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Julian Assange Arrested at Ecuadorian Embassy in London


London (United Kingdom), August 18, 2014, Foreign Minister Ricardo Patiño and Julian Assange offered a press conference with the presence of international media. Photo: David G Silvers. Chancellery of Ecuador.

Julian Assange’s seven years on the run came to a dramatic close this morning when police entered the Ecuadorian embassy in London and arrested him.

The move came after Ecuador withdrew the asylum that they had been giving Assange, citing bad behavior. They invited London Metropolitan Police officers into the embassy.

Police immediately detained Assange for “failing to surrender to the court” on a 2012 warrant and is being held in custody at a central London police station. He will appear before the Westminster Magistrates’ Court in London as soon as possible, according to CNN.

Assange was not surprised by the action – on April 4, the WikiLeaks organization tweeted that he expected to be expelled from the Ecuadorian embassy “within hours or days.”

On April 5, Assange’s legal team issued a statement saying, “It will be a sad day for democracy if the UK and Ecuadorian governments are willing to act as accomplices to the Trump administration’s determination to prosecute a publisher for publishing truthful information.”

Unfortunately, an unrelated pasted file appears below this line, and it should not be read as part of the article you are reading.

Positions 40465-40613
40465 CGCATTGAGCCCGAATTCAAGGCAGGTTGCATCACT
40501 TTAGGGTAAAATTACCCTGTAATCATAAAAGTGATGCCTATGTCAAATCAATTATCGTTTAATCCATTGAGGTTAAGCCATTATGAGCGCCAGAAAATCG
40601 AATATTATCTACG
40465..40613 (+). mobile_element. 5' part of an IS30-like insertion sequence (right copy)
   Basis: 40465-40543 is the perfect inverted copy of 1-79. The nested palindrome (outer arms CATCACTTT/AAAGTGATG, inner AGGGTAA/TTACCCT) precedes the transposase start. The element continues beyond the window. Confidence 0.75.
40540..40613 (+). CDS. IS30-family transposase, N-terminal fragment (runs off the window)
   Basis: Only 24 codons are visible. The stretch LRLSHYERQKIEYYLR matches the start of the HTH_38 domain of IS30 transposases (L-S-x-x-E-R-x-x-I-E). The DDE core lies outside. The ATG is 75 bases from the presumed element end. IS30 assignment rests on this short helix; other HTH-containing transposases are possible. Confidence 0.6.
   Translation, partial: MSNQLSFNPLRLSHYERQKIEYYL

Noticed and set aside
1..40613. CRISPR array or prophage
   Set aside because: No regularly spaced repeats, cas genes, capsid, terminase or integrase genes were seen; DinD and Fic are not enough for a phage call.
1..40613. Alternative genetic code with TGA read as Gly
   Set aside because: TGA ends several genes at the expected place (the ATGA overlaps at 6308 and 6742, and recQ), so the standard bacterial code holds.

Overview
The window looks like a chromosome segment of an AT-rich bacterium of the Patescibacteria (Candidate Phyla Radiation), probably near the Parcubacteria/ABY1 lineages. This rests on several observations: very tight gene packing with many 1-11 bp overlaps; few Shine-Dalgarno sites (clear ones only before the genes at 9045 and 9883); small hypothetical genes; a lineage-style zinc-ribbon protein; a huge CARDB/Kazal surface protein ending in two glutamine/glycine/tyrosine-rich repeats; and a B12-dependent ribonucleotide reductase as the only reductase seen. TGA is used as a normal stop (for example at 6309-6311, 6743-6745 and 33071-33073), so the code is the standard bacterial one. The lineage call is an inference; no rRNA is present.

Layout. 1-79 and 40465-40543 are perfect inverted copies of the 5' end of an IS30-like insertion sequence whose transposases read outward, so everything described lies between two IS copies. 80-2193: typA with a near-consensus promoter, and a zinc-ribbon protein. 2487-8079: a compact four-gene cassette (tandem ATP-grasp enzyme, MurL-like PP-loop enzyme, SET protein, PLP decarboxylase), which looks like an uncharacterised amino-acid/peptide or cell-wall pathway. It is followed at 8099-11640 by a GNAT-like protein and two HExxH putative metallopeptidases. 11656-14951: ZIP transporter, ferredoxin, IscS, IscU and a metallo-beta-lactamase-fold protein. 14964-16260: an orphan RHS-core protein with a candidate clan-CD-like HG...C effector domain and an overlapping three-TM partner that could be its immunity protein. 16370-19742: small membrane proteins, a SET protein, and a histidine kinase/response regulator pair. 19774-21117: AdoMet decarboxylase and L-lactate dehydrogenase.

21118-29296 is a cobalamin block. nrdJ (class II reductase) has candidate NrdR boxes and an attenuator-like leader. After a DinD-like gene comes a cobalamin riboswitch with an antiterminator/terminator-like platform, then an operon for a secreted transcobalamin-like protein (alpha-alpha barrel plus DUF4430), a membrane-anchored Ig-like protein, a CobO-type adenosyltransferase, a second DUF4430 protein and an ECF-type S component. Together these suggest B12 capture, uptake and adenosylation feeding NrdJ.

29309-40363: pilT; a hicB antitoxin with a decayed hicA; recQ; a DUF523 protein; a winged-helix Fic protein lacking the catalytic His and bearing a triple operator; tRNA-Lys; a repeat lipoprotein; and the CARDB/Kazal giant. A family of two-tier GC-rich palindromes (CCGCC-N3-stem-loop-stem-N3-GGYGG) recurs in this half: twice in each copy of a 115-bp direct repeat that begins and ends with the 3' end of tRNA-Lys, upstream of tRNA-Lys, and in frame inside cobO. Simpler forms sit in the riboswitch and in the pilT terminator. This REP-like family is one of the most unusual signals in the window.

According to a video statement issued by Ecuadorian president Lenin Moreno, Assange’s asylum was withdrawn due to “discourteous and aggressive behavior,” “hostile and threatening declarations of his allied organization against Ecuador,” and “the transgression of international treaties.”

Assange, who is famous for his whistleblowing through the webpage Wikileaks, has been inside the embassy since 2012, when he requested asylum to avoid extradition to Sweden, where he was facing sexual assault allegations. That case has since been dropped, but Assange also feared he would be extradited to the U.S. due to his WikiLeaks work.

WikiLeaks published nearly 20,000 emails from Democratic National Committee (DNC) staffers during the 2016 elections showing the DNC appearing to favor Hillary Clinton over Bernie Sanders during that year’s presidential primary. It’s believed that those emails may have helped to sway voters against Clinton, resulting in the election of Donald Trump.

In 2018, a US court filing revealed that the U.S. government planned to bring criminal charges against Assange as a result.

British Foreign Office Minister of State for Europe and the Americas Alan Duncan thanked Ecuador for withdrawing Assange’s asylum, saying, “We are very grateful to the Government of Ecuador under President Moreno for the action they have taken.”


Jenn Bentley is a writer and editor originally from Cadiz, Kentucky. Her writing has been featured in publications such as The Examiner, The High Tech Society, FansShare, Yahoo News, and others. When she’s not writing or editing, Jenn spends her time raising money for Extra Life and advocating for autism awareness.

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